Finally, drugs and art supplies in one place!

Published by:

John J St John drugs.png

In 1870, John Humphrey, perhaps feeling he had an insufficient number of J’s in his name for the changing times, sold out his entire stock of drugs, medicines, paints, oils, glass, druggists’ sundries and fancy goods to one John J. St. John. The establishment continued at 39 Washington Avenue, which I presume was across the street from the new Capitol.

Where to get your tassels

Published by:

McEntee Dunham window treatments.png

McEntee, Dunham & Co. imported both French and American paper hangings, and manufactured and dealt in window shades, shade fixtures, and picture cords and tassels. If you know anything about Victorian decorating, you know that someone who could corner the tassel market would live like a king. in 1870, McEntee’s shop was on Green Street, just four doors in from State Street. You’d need to count the doors because you couldn’t see in through the windows, what with the window shades and all.

Misunderstanding how to use quotes since 1870

Published by:

Pages from Wallaces Street and City Guide of Albany 1870_Page_16.png

Well, at least “Haines” didn’t put “photographer” in quotes, so you
could have some assurance as to what he did, even if you were led to
doubt whether he was using his real name. There were a number of photographers operating down on Broadway in the years following the Civil War, and while others may have offered portraits, views and interiors, they may have offered finishing in oil, water color, or India ink, and they may even have had photographs of the new Capitol on hand, it is unlikely that any of the other photographic establishments could lay claim to being publishers of “stereoscopes of morbid specimens for the medical profession.” That sideline could be why “Haines” was perhaps using an assumed name.

Pinkster

Published by:

Pinkster definition Albany guidebook.pngAlbany’s current Tulip Festival has its origins in Pinkster, which was celebrated by slaves and servant. There is an excellent description of Pinkster at the Knickerbocker Ledger. This definition from an Albany guide book explains Pinkster as:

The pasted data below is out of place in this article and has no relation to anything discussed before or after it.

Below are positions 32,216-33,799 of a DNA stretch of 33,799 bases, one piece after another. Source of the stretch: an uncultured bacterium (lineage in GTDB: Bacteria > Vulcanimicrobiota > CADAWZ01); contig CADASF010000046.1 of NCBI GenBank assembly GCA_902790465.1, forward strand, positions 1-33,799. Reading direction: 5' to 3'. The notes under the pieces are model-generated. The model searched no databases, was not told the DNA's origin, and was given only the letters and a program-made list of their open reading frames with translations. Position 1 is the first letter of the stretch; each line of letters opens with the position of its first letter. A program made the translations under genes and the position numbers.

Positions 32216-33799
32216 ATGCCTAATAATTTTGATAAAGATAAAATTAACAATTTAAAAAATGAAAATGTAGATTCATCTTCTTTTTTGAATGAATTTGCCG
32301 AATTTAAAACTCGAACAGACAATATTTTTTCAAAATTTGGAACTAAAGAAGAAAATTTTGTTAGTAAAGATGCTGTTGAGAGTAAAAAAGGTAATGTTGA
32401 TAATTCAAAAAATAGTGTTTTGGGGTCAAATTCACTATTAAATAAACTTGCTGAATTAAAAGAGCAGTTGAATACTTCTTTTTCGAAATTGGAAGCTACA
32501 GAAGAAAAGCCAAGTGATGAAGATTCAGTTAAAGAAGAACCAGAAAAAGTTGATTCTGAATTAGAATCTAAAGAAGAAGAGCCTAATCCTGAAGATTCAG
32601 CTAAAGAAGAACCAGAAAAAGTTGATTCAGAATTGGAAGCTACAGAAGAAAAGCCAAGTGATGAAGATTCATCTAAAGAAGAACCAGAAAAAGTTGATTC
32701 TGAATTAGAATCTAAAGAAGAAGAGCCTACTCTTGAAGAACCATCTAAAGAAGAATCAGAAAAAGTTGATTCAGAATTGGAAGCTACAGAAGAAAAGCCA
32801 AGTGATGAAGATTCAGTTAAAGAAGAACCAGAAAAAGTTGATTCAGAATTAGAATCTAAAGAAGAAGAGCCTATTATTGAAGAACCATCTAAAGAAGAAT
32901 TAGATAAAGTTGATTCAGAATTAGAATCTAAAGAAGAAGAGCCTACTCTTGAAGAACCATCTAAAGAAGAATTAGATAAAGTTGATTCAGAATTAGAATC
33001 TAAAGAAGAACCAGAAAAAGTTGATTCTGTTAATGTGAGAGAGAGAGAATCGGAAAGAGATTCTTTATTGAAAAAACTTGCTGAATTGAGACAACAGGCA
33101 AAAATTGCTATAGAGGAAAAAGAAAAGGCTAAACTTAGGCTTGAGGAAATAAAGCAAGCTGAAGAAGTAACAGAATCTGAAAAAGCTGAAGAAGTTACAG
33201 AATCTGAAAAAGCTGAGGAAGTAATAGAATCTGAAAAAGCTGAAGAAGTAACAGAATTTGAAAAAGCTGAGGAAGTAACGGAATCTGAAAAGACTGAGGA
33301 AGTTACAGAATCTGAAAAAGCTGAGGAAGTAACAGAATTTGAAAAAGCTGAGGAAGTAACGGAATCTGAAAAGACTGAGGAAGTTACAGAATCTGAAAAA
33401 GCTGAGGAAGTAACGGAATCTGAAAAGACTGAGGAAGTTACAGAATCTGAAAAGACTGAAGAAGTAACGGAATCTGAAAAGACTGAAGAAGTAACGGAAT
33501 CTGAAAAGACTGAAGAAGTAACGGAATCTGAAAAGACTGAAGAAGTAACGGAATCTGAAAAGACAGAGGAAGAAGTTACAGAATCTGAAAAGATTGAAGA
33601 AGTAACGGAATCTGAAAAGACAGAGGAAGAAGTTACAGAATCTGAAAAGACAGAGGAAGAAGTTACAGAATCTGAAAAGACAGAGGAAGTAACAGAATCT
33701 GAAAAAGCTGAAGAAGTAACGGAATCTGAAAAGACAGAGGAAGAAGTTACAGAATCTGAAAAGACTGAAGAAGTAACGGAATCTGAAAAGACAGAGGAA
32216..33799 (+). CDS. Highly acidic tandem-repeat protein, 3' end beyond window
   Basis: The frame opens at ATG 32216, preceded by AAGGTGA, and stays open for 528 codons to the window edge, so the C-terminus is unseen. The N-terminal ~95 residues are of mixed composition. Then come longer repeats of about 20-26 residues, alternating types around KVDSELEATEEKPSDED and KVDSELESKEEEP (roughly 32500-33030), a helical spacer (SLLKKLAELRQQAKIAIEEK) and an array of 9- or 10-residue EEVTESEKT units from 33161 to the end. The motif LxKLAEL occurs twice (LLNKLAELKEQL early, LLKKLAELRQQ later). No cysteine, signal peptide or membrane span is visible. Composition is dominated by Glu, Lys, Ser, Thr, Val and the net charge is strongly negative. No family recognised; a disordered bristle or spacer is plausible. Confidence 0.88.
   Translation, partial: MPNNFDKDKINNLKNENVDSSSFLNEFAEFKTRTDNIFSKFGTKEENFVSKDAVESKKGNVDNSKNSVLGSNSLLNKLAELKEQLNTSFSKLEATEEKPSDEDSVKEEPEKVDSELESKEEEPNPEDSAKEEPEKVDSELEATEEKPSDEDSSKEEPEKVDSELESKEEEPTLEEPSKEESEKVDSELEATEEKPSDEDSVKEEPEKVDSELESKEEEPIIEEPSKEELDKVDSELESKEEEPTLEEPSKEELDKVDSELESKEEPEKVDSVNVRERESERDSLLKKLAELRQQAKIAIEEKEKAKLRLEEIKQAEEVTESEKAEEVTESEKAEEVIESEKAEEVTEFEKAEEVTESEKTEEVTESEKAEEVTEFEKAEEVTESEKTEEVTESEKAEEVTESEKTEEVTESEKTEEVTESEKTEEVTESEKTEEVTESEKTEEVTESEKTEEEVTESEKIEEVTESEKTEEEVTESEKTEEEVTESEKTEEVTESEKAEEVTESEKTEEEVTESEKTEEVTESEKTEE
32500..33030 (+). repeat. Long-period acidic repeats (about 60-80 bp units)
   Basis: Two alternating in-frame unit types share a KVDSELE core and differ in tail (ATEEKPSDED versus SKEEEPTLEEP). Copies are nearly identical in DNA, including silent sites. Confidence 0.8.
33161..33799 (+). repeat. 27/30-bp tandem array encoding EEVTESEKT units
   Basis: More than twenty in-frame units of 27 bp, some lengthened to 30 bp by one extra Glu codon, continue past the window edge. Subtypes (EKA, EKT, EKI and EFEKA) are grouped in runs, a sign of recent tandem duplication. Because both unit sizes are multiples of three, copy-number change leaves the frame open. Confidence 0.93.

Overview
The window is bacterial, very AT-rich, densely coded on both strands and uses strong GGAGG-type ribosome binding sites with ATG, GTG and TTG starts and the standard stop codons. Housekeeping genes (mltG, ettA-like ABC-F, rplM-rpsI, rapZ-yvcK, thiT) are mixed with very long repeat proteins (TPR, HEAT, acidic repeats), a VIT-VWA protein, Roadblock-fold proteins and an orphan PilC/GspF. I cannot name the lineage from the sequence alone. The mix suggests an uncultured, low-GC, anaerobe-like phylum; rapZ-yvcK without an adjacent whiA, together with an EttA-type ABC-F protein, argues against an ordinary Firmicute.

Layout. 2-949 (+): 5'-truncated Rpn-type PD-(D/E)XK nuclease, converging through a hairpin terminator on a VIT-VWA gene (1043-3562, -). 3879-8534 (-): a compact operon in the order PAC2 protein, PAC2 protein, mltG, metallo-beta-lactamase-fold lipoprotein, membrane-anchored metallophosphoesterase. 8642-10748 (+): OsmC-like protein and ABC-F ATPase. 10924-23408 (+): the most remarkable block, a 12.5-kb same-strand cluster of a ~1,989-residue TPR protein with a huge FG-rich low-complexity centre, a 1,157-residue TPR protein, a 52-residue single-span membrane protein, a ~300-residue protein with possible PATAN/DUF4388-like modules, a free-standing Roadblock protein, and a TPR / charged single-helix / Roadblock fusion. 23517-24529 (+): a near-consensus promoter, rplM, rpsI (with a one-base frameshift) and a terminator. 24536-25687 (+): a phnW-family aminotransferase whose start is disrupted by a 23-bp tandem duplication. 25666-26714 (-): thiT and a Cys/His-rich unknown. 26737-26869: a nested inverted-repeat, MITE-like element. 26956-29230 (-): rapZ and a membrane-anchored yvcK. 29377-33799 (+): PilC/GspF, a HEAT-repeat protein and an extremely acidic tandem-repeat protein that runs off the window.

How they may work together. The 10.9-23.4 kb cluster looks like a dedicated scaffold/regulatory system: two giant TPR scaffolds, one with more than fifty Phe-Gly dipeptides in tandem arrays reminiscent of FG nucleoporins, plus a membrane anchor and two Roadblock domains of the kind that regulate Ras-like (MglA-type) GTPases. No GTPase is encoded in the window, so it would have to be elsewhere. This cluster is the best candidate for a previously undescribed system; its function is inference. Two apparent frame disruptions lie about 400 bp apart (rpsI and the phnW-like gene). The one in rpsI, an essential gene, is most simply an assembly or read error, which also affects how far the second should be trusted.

“A negro festival which used to be celebrated on Capitol hill when slavery existed in the State. It began on the Monday following Whitsunday or Day of Pentecost, and lasted a week. The ground was laid out in the form of an oblong square, enclosed on three sides by rude booths, and here the dancing and merry-making took place. ‘Charley of the Pinkster hill,’ an old African negro, was king of the revels. After his death the festival was not so much observed, and fell into disrepute. In 1811 the common council forbade the erection of stalls on account of the scenes of disorder which prevailed, and so the custom died out.”

Pinksteren is a Dutch word for Pentecost.

Enhanced by Zemanta

Typographical show-off

Published by:

1862 Schenectady Directory Van DeBogert lumber coal.png

Van Debogert Bros. sold lumber and coal and cement and flour and grain and yada yada yada. In the mind of some printer in 1862, that was secondary to the excellent opportunity this ad afforded to show off how many very fancy fonts were available. Again for you kids, there was a time when a font meant something and was something, and that something was expensive. Every character was cast in lead. A font was a very precise thing: a particular typeface in a single size. If you wanted more than one size, you had to buy it, not press Ctrl-F.